art called for something grander and more honest. Additionally, she saw the temporary
defection of her friends (Edmund Wilson, Rolfe Humphries, L?onie Adams) as evidence of
intellectual and emotional weakness and as a betrayal of the authority of the self.
During this decade she began reviewing poetry for the New Yorker, a job she held
for thirty-eight years. Many of these reviews, as well as others, are collected in A
Poet’s Alphabet: Reflections on the Literary Art and Vocation (1970). Her prose is
direct, nonacademic, and sharp. The series of articles on her two favorite poets, William
Butler Yeats and Rainer Maria Rilke, is particularly insightful. The poet W H. Auden
thought she was the best critic of poetry in America.
Her occasional teaching stints, which began in the 1940s, were another, more direct way
to influence the minds of young people. As the strain of writing poetry increased, Bogan
turned more and more to criticism and education. In 1951 she was commissioned to write a
short history of American poetry, eventually published as Achievement in American
Poetry, 1900-1950, in which she does not once mention herself. She also translated
poetry and prose and worked with younger writers (William Maxwell, for example) to help
them distill beauty and truth from their writing.
The reviews of her last collections were admiring, if quietly so. Her second
collection, Collected Poems, 1923-1953 (Poems and New Poems had come out in 1941),
won a shared Bollingen Prize in 1955. Nonetheless, for most of her writing life she felt
invisible in the literary world. Late in her life financial burdens eased somewhat, helped
in large part by a monetary award from the Academy of American Poets in 1959 and another
from the National Endowment for the Arts in 1967. Her final and most complete collection, The
Blue Estuaries: Poems 1923-1968 (1968), contains only 103 poems. She died alone in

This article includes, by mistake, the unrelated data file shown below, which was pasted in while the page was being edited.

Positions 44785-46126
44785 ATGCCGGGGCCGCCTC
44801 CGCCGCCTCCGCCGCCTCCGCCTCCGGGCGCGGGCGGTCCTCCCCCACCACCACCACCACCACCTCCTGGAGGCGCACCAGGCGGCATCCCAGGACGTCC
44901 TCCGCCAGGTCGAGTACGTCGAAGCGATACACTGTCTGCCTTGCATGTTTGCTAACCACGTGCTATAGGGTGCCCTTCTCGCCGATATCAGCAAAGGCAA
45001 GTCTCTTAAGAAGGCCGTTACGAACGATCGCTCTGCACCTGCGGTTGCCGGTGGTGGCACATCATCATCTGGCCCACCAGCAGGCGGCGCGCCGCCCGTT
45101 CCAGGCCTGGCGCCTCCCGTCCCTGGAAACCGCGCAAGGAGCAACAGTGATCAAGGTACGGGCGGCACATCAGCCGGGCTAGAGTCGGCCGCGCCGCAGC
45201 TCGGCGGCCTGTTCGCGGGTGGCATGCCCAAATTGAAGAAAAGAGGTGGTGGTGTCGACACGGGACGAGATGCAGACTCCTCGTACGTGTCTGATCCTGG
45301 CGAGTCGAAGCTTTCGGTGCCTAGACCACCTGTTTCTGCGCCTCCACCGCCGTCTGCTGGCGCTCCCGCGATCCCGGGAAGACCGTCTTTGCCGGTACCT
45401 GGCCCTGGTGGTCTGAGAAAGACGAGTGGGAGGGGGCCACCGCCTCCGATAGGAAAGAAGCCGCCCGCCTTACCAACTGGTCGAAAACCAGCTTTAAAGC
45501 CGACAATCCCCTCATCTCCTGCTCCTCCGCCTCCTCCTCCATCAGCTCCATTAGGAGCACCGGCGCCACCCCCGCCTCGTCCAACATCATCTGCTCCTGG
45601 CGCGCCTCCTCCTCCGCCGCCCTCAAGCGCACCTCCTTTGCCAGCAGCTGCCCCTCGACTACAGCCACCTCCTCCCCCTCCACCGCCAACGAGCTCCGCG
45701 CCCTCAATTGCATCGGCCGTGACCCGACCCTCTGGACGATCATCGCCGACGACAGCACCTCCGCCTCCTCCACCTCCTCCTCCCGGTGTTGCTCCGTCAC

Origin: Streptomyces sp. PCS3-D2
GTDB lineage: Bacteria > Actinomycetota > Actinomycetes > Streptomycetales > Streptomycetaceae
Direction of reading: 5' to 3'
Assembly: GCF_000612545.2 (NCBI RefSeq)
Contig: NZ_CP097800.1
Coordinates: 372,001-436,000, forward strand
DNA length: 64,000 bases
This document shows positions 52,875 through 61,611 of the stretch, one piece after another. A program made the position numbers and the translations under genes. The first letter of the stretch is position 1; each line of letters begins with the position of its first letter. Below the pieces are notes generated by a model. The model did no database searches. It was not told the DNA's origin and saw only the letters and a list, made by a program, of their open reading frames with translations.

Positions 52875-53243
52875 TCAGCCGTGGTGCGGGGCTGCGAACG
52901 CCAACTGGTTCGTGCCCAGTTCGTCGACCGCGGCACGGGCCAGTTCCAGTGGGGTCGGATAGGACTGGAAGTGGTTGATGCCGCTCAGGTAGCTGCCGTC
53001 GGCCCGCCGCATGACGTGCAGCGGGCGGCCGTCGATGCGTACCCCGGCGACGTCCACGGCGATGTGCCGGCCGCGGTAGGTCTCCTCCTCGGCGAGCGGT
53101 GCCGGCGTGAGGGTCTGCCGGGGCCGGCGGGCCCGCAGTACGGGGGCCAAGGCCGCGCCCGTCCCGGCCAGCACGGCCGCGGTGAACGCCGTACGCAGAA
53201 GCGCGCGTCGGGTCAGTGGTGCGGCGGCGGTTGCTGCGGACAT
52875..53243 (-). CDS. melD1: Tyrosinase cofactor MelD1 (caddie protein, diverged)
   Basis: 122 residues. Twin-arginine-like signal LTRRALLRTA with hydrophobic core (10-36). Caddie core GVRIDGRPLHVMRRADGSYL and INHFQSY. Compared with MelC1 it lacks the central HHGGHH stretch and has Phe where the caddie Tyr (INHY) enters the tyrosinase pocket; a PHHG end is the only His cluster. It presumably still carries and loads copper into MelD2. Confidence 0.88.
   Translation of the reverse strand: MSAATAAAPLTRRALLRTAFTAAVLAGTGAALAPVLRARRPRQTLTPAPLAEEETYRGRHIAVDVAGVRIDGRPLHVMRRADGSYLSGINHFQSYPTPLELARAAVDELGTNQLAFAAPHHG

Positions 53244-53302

her New York apartment, fighting the familiar depression she had wrestled with all her
Interest from feminist circles in the hidden lives of women writers has prompted new
assessments of Bogan. The "mosaic" of her autobiographical pieces, Journey
around My Room (1980), and the Pulitzer Prize-winning biography by Elizabeth Frank, Louise
Bogan: A Portrait (1985), have introduced her to the general public. Yet Bogan remains
a poet’s poet, yielding beauty to those whose ear, mind, and heart are open to the demands
of her poetry. Her work is particularly important in light of her place in the company of
other modernists. In a time of experimentation, of a general loosening of structures and
subjects, she held the line for formal poetry and for the precise blend of emotion and
intellect to enliven that poetry.
Bogan’s papers, including manuscripts for many of the poems, are held at Amherst
College Special Collections, Amherst, Mass. The most helpful source is Claire E. Knox’s
annotated bibliography, Louise Bogan: A Reference Source (1990). For a taste of
Bogan’s wit, her spirited letters, What the Woman Lived: Selected Letters of
Louise Bogan, 1920-1970, ed. Ruth Limmer (1973), should not be missed. Important
reviews are collected in Martha Collins, Critical Essays on Louise Bogan (1984).
The only full-length studies are Jacqueline Ridgeway’s general introduction, Louise
Bogan (1984), and Gloria Bowles’s feminist reading, Louise Bogan’s Aesthetic of
Limitation (1987). Obituaries are in the New York Times, 5 Feb. 1970, and the New
Yorker, 14 Feb. 1970.
From American National Biography. New York: Oxford University Press, 1999.
Copyright ? 1999 by the American Council of Learned Societies.